Onigirazu became popular about 6 years ago. I featured it in this blog that time it became a rage, you can read it here. This is my third recipe for onigirazu on my site but not necessarily the number of times I’ve made it for my family.
What’s great about it is that you can really get creative in making different combinations of meat and fillings for your sushi sandwich. You can mix and match various ingredients keeping in mind the texture, color and flavor if you want to create an appealing onigirazu. I love adding Filipino flavors to modern Japanese dishes such as this. I have previously made an adobo onigiri and this time I added shredded beef tapa.
To make you will need 1 sheet of nori, about 1/2 – 3/4 cup cooked white rice but in this case I used my 7 grain rice which turns into a lovely purple hue, shredded beef tapa, some sliced avocado, salad greens, omelet and a sheet of cling wrap.
Take your nori and lay it on top of your cling wrap. Place 1/2 a cup of rice in the center of nori and spread thin making sure not to get too close to it’s edges. Then lay your filling starting with the omelet on top of your rice followed by the beef tapa, sliced avocado and finally some salad greens. Top all this with your remaining 1/4 cup of rice. Gather the edges of your nori in the middle like what you would do when wrapping a package. Press tightly to seal. Slice your nori parcel in the middle and serve.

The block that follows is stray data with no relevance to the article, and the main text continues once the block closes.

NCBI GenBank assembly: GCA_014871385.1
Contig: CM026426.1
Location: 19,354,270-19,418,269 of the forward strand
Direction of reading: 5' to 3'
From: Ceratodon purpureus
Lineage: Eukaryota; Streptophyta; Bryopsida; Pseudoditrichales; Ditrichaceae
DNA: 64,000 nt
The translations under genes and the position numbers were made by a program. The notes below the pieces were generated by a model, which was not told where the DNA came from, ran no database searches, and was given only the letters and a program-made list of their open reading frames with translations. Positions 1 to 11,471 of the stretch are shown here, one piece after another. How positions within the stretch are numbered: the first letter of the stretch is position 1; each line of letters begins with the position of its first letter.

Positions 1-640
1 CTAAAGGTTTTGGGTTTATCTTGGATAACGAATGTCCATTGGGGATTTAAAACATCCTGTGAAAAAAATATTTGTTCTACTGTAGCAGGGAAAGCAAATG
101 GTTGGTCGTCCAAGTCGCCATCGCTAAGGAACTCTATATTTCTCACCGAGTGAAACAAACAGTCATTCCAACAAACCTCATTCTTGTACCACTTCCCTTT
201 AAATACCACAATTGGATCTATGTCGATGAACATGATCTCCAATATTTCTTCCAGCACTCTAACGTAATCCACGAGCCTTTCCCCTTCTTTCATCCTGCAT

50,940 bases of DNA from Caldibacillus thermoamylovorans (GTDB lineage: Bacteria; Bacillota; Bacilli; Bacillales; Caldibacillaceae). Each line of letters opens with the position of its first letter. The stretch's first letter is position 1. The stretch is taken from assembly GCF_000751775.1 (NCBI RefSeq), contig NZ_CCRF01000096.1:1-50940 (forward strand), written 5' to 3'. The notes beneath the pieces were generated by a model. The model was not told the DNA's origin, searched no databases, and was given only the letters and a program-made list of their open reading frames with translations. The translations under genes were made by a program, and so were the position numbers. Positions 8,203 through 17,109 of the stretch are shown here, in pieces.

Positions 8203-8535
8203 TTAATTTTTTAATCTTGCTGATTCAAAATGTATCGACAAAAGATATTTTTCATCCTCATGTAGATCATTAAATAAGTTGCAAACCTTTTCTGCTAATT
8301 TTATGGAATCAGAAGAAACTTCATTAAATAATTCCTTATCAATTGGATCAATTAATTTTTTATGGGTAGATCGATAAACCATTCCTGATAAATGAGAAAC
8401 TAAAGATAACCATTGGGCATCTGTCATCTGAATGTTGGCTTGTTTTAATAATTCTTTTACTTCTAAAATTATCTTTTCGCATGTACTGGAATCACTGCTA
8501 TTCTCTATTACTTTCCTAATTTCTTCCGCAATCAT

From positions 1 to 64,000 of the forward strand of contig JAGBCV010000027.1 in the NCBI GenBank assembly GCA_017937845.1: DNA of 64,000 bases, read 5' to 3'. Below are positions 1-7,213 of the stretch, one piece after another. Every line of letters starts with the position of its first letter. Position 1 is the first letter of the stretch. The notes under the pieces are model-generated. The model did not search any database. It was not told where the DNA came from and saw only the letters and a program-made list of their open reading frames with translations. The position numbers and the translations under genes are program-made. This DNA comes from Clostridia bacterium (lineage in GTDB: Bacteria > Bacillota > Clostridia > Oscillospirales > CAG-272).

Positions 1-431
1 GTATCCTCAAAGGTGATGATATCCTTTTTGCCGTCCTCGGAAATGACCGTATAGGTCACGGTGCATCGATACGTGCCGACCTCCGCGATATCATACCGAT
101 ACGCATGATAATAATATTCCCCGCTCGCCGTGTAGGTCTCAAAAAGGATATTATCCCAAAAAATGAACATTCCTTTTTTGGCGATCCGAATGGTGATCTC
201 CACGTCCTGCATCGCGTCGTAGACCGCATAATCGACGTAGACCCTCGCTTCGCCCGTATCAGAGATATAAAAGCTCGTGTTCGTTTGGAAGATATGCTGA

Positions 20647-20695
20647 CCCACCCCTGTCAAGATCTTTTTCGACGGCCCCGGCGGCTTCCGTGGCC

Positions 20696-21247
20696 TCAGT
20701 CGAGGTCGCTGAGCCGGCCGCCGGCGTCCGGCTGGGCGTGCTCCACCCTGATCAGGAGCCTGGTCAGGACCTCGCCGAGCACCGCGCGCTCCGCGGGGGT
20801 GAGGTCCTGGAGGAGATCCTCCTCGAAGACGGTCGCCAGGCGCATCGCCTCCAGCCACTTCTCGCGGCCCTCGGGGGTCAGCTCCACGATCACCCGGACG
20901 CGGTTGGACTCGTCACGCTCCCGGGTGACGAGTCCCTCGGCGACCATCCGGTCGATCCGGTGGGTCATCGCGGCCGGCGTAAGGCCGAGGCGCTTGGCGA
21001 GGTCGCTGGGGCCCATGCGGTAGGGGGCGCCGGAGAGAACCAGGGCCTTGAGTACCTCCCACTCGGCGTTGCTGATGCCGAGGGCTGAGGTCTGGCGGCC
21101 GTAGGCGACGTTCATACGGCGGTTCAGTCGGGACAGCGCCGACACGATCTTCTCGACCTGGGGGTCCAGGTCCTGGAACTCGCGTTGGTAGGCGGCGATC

It’s been challenging to plan dinner menus lately. It feels like I have made all the dishes I can think of since the pandemic started. So I constantly try to look for new and inspiring dishes to serve my family.
Japanese Korokke is one thing I haven’t attempted to make. We have had these several times in Japanese restaurants in New York City as an appetizer not as a main course. In Japan this is mostly considered as snack since it’s sold in convenience stores and supermarkets.
To make, peel and cut into big chunks 4-5 medium sized potatoes. Place in a pot and add enough water, let boil and cover and cook until potatoes are fork tender. Drain and place back into pot and mash until smooth.
While your potatoes are cooking, get a pan and saute in a little olive oil a medium sized onion finely chopped. Cook until translucent, then add 1 lb ground beef. Cook until meat is well browned, season to taste with salt and pepper. Drain excess fat before adding it to your mashed potato.
When your meat and potato mixture is cool enough to handle form into oval or round patties.
Then prepare a light batter by mixing 1 egg, 4 Tbsp. flour, 3 Tbsp. water and 1 Tbsp. mayonnaise. Mix until smooth. Dip your potato patties into this mixture before rolling into panko bread crumbs. Place your korrokke patties in a parchment lined tray and place in refrigerator for about 15-30 minutes. I did this to set the panko so it won’t fall off while frying.